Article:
Feeds

NASA nano-satellite belatedly ejects from orbiting mothership

Boffins ask radio hams for help with small sun-jammer

SANS - Survey on application security programs

NASA has announced that a small "nano-satellite" which was supposed to be released from a larger spacecraft in orbit on 6 December has finally separated from its mothership. The space agency is appealing for help from ham radio enthusiasts in picking up signals from the little NanoSail-D.

NASA concept of the NanoSail-D with sails deployed in orbit

Don't rush me

"What a pleasant surprise this morning when our flight operations team confirmed that NanoSail-D is now a free flyer," commented NASA honcho Mark Boudreaux, in charge of the FASTSAT mothership spacecraft and the various experiments and nanosatellites carried by it.

NanoSail-D is a small solar-sail system, designed to unfurl into a relatively small square of thin polymer three days after separation from the FASTSAT carrier. High-velocity particles streaming through space will strike the "sail", producing a small amount of thrust.

In the case of NanoSail-D this thrust will be used to de-orbit the little craft, and cause it to re-enter the atmosphere sooner than it otherwise would have done. The idea is to prove that solar sails could be used to de-orbit larger satellites: at present this is done using conventional thrusters. That uses fuel, and so cuts into a satellite's operational life.

NASA controllers ordered the FASTSAT to deploy the NanoSail-D back on 6 December as planned. The door behind which the nanosat travelled opened, but it didn't come out. Now it appears to have ejected itself spontaneously. If the little module is working correctly, it will deploy its sail on Saturday. However, NASA engineers were initially unsure whether the tardy orbiter was functioning.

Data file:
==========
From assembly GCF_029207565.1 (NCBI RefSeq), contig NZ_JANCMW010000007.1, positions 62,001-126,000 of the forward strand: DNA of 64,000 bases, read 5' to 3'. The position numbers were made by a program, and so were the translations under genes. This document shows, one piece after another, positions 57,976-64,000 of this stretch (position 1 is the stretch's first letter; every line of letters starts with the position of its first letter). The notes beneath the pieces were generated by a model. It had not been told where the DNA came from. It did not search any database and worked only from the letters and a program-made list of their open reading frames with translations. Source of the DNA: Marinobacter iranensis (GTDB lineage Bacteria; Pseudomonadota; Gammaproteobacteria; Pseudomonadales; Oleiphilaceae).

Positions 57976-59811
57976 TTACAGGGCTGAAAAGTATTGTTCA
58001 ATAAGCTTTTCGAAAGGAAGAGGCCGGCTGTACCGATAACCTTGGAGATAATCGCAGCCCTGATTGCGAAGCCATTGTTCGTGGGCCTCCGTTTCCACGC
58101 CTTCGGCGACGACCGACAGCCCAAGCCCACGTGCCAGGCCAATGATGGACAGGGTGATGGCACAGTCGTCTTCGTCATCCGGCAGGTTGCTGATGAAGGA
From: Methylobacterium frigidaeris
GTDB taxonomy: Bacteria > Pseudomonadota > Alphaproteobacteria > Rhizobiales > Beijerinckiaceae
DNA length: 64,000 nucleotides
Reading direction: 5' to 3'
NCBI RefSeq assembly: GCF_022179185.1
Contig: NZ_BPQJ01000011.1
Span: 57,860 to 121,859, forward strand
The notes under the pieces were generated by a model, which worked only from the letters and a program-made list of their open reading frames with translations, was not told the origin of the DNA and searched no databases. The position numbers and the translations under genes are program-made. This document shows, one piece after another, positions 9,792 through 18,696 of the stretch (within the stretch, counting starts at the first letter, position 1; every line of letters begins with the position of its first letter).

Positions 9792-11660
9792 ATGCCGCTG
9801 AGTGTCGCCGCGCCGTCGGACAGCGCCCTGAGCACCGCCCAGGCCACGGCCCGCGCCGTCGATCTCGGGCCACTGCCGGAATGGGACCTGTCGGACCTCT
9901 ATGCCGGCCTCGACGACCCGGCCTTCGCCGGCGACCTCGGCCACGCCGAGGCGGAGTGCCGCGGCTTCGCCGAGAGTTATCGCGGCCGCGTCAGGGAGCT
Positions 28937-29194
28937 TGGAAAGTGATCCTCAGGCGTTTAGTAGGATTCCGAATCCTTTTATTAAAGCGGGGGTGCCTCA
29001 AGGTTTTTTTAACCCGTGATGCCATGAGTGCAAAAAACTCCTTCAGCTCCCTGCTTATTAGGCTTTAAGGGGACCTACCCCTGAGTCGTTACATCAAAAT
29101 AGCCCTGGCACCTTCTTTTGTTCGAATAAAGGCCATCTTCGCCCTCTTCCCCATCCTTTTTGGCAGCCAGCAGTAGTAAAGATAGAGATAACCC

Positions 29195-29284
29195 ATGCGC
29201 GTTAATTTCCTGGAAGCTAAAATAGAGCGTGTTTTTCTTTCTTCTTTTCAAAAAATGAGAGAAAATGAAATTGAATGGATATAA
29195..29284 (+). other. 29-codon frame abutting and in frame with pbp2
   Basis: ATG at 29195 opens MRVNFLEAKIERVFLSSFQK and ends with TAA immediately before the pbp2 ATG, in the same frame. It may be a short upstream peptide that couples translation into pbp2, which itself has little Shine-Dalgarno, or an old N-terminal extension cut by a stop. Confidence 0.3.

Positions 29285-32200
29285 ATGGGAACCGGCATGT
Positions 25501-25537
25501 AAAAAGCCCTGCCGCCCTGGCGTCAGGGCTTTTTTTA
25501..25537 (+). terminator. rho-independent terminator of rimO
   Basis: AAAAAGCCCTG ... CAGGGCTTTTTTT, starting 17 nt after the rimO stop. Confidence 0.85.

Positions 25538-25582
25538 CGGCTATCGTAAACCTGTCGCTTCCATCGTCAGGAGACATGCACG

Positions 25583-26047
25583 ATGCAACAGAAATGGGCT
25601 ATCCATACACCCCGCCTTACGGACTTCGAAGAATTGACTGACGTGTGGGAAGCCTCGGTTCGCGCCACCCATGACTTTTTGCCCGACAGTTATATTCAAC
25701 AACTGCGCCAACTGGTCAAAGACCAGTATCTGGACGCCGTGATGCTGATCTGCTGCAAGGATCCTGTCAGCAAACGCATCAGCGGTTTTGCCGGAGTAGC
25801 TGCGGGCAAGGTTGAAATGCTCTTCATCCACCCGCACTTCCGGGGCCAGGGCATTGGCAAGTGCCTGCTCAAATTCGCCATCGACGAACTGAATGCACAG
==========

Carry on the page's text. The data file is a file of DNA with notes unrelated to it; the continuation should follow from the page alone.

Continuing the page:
"We’re anxious to hear the beacon which tells us that NanoSail-D is healthy and operating as planned," said Dean Alhorn, top boffin on NanoSail-D, in a statement. "The science team is hopeful to see that NanoSail-D is operational and will be able to unfurl its solar sail."

The space agency appealed for help from radio enthusiasts in picking up the nanosat's beacon, broadcasting on 437.270 MHz. The NanoSail-D's location can be found here for those who want to try tuning in, and NASA asks that anything detected be reported to the NanoSail-D dashboard website here. The dashboard is now reporting that beacon signals have been picked up.

NASA boffins now seem confident that the NanoSail-D mission can proceed usefully, though the belated, spontaneous deployment seems likely to affect it adversely. In December, when the space agency thought deployment had happened as planned, Alhorn said:

"We had to carefully plan and calculate the ejection time, so we'd be lined up over the United States and our ground controllers to execute the next phase of the mission."

That planning would now appear to have gone awry.

There's more from NASA on NanoSail-D here. ®

3 Big data security analytics techniques

More from The Register

next story
Most Americans doubt Big Bang, not too sure about evolution, climate change – survey
Science no match for religion, politics, business interests
KILLER SPONGES menacing California coastline
Surfers are safe, crustaceans less so
Discovery time for 200m WONDER MATERIALS shaved from 4 MILLENNIA... to 4 years
Alloy, Alloy: Boffins in speed-classification breakthrough
LOHAN and the amazing technicolor spaceplane
Our Vulture 2 livery is wrapped, and it's les noix du mutt
Liftoff! SpaceX Falcon 9 lifts Dragon on third resupply mission to ISS
SpaceX snaps smartly into one-second launch window
Opportunity selfie: Martian winds have given the spunky ol' rover a spring cleaning
Power levels up 70 per cent as the rover keeps on truckin'
Elon Musk's LEAKY THRUSTER gas stalls Space Station supply run
Helium seeps from Falcon 9 first stage, delays new legs for NASA robonaut
prev story

Whitepapers

Mobile application security study
Download this report to see the alarming realities regarding the sheer number of applications vulnerable to attack, as well as the most common and easily addressable vulnerability errors.
3 Big data security analytics techniques
Applying these Big Data security analytics techniques can help you make your business safer by detecting attacks early, before significant damage is done.
The benefits of software based PBX
Why you should break free from your proprietary PBX and how to leverage your existing server hardware.
Securing web applications made simple and scalable
In this whitepaper learn how automated security testing can provide a simple and scalable way to protect your web applications.
Combat fraud and increase customer satisfaction
Based on their experience using HP ArcSight Enterprise Security Manager for IT security operations, Finansbank moved to HP ArcSight ESM for fraud management.